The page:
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Problems of the Premature Baby

Problems experienced by babies born more than 3 weeks earlier than their expected birth date

  • Present from birth
  • Gender, genetics, and lifestyle are not significant factors

Pregnancy usually lasts about 40 weeks. Babies born before 37 weeks of pregnancy (see Premature labour) are called premature, and these babies may have problems because of their small size and immaturity. The severity of these problems will depend on how far the pregnancy has progressed and the baby’s weight at birth. With specialist care, babies born as early as 23 weeks now have a chance of survival.

What are the problems?

All premature babies lose heat easily because they are smaller than full-term babies and have thin skin and little fat. In addition, respiratory problems may occur because the lungs are immature and may not produce enough surfactant, a chemical that is required for the lungs to function properly. This problem is known as respiratory distress syndrome. Temporary cessation of breathing is a common problem due to immaturity of the brain. Premature babies are also particularly vulnerable to injury and infection. The trauma of birth, lack of oxygen, and infection can all affect the developing brain. In very premature babies (born before 28 weeks), tiny blood vessels in the brain may rupture and bleed. There are usually no lasting problems, but specific learning disabilities and problems with movement and posture (see Cerebral palsy) may occur.

About 8 in 10 premature babies are affected by neonatal jaundice, due to immaturity of the liver. In this condition, there is yellowing of the skin and the whites of the eyes.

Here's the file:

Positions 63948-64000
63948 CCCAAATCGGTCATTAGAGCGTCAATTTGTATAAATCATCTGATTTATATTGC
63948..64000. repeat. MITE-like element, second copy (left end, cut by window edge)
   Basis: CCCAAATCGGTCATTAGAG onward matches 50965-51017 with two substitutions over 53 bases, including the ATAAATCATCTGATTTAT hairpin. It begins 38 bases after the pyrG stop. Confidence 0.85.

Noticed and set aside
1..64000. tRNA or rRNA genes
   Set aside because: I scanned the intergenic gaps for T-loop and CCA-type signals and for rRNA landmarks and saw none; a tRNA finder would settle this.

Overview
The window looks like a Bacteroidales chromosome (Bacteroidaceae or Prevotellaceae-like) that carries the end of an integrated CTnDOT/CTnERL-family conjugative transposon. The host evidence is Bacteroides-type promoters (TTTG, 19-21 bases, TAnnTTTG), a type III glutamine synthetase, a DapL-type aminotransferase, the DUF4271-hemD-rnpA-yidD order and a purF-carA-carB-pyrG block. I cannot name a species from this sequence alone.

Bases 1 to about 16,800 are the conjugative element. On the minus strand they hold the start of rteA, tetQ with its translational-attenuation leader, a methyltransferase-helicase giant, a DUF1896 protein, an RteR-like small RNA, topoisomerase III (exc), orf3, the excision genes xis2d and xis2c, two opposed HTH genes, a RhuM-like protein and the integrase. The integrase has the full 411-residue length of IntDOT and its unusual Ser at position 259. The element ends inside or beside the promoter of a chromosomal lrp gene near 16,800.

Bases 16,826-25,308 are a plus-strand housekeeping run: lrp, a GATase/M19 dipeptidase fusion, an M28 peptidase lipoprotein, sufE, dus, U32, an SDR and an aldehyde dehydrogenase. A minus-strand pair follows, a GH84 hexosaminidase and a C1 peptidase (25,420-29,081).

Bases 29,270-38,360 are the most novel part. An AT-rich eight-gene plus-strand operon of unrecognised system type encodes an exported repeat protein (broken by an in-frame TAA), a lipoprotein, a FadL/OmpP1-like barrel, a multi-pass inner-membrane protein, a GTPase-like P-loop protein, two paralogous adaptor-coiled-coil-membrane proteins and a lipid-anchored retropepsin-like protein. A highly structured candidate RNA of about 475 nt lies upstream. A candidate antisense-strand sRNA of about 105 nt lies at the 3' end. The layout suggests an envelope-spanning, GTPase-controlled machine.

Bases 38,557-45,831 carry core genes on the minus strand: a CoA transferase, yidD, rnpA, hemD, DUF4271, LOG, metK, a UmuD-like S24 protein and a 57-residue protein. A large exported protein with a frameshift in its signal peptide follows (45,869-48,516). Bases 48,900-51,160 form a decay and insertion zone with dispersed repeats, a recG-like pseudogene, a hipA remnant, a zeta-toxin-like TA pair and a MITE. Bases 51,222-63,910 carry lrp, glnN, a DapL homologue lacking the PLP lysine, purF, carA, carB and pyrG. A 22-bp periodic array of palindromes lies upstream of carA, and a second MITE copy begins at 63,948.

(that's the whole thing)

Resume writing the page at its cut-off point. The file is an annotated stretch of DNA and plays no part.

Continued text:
What might be done?

The doctor will assess your baby’s condition at birth and start treatment if necessary. A baby who is only a few weeks premature may not need specialist care. However, you will be advised to feed your baby frequently and to make sure that he or she is kept warm.

Other premature babies may be looked after in a special care baby unit and are placed in an incubator so that their environment can be carefully controlled. They may also be given fluids and fed intravenously or through a tube that is passed through the nose and into the stomach. A premature baby may need to spend several weeks or months in the unit, and parents will be encouraged to take part in the baby’s care. Tests may also be performed, such as ultrasound scanning of the brain and chest X-rays, to look for abnormalities that may require treatment.

If your baby has respiratory distress syndrome, mechanical ventilation may be necessary, and surfactant will probably be given directly into the airways to help the lungs to function. A ventilated baby may be given sedatives to make him or her more comfortable. However, the high levels of oxygen that are sometimes needed to treat respiratory problems in premature babies may be associated with damage to the retina (the light-sensitive layer at the back of the eye), resulting in visual impairment.

A baby who has jaundice may have treatment with a specific wavelength of fluorescent light (see Phototherapy). Antibiotics may also be given to treat or prevent infection.

When your baby leaves hospital, the doctor will continue to give you advice and support. Your baby may be given a vision test to look for retinal damage (see Vision tests in children) and also a hearing test (see Hearing tests in children) to check for any hearing loss. The growth and development of your baby will also be carefully monitored.

What is the prognosis?

The success of treatment depends on how early the baby was born and the weight at birth. About 4 in 10 babies born at 23–24 weeks survive, but they may have long-term problems, such as visual impairment, lung disorders, or cerebral palsy. Most babies born after 30 weeks develop normally with no long-term health problems. Premature babies are more susceptible to sudden infant death syndrome.

From the 2010 revision of the Complete Home Medical Guide © Dorling Kindersley Limited.

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